Concurrent sessions on Friday included "Defamation Law: How to Safely Publish the News" led by Laura Lee Prather, Haynes & Boone LLP, Austin; "What Is Native Advertising" with Lindsay Jacaman, DMN Media; "A Scout Is Frame-ful: Framing, Community Newspapers and the Boy Scouts of America" with Marcus Funk, associate professor, Sam Houston State University; "Farming Out the News: An Analysis of Agriculture Coverage in Rural Newspapers" with Sandra Robinson, California State University, Monterey; "Down-home Democracy: Measuring Citizens' Response to Changes in Small Newspapers' Coverage of Local Elections," with Landon Woodroof, University of Missouri; "Enterprise Journalism: Why Is It Important at the Community Level?" with Mike Leary, San Antonio Express News; "Why Community Newspapers Are Burgeoning in China" with Jock Lauterer, University of North Carolina at Chapel Hill; "Digital Delivery: How the Way Newspapers Are Reaching Young Readers Is Changing" with Jennifer Greer, University of Alabama at Birmingham; and "Students and the Local Library Partner to Revive Local News" with Meg McGuire, Community Reporting Alliance.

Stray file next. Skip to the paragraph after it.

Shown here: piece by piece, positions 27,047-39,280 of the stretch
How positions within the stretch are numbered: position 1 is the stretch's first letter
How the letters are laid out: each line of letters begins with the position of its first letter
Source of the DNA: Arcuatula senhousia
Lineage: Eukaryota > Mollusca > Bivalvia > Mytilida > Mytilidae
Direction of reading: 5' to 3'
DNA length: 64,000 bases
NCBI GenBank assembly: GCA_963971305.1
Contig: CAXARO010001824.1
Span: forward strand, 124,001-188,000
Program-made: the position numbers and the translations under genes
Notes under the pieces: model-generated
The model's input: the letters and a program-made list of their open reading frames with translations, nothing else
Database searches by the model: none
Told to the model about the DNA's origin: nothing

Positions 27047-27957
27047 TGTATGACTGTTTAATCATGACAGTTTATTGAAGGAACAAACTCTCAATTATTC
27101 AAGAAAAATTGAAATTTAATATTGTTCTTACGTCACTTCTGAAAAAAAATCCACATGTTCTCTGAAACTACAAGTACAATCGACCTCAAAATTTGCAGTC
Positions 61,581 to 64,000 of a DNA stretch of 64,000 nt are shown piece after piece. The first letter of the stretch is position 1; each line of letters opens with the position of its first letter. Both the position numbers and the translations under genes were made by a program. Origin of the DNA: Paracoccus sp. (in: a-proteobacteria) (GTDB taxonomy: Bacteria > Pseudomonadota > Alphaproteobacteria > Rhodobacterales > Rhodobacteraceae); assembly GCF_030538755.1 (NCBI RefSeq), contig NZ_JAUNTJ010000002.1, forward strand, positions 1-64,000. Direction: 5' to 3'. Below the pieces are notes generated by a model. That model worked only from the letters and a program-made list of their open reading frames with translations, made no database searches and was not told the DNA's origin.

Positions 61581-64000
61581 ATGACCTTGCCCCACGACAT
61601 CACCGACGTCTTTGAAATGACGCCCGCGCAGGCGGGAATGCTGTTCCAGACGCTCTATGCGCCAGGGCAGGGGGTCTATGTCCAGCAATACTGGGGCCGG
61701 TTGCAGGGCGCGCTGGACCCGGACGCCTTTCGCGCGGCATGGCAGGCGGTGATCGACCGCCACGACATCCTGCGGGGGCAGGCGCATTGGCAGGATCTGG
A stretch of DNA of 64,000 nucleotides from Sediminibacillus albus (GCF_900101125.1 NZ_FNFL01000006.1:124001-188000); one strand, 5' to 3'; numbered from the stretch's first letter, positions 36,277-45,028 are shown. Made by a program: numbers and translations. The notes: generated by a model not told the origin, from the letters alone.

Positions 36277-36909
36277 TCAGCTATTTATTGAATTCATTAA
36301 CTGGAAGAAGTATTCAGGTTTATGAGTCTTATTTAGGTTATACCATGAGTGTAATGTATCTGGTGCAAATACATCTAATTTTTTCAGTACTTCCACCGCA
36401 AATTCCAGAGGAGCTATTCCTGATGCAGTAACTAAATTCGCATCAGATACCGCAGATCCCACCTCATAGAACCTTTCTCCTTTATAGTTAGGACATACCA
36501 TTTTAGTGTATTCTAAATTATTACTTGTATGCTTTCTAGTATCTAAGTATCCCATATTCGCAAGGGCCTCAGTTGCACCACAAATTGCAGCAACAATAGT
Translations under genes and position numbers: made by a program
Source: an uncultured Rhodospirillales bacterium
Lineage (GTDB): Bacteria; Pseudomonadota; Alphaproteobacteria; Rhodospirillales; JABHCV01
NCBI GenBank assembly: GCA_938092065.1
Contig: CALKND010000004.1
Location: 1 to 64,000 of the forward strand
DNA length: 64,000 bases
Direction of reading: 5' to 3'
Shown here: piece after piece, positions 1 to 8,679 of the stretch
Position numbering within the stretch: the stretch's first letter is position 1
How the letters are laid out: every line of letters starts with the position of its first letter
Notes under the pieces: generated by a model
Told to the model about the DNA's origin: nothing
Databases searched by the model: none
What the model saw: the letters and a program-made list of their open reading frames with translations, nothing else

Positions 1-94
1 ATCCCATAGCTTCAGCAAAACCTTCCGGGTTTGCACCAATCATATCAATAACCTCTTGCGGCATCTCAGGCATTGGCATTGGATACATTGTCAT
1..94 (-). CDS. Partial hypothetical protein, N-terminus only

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Newspapers: The Foundation of Vibrant Communities E-mail
Tuesday, 07 October 2014 07:39

1williams robertWhat do you care most about in life?
Most of us would put family at, or near, the top of such a list. Friends would be there. So would our jobs or businesses, our livelihoods. Our homes. Maybe our pets. Our hobbies and pastimes. Add in those around us: Neighbors, the community, etc.
That's our world, our "sphere of influence." Whatever happens to those who inhabit that place in our hearts and lives means something to us.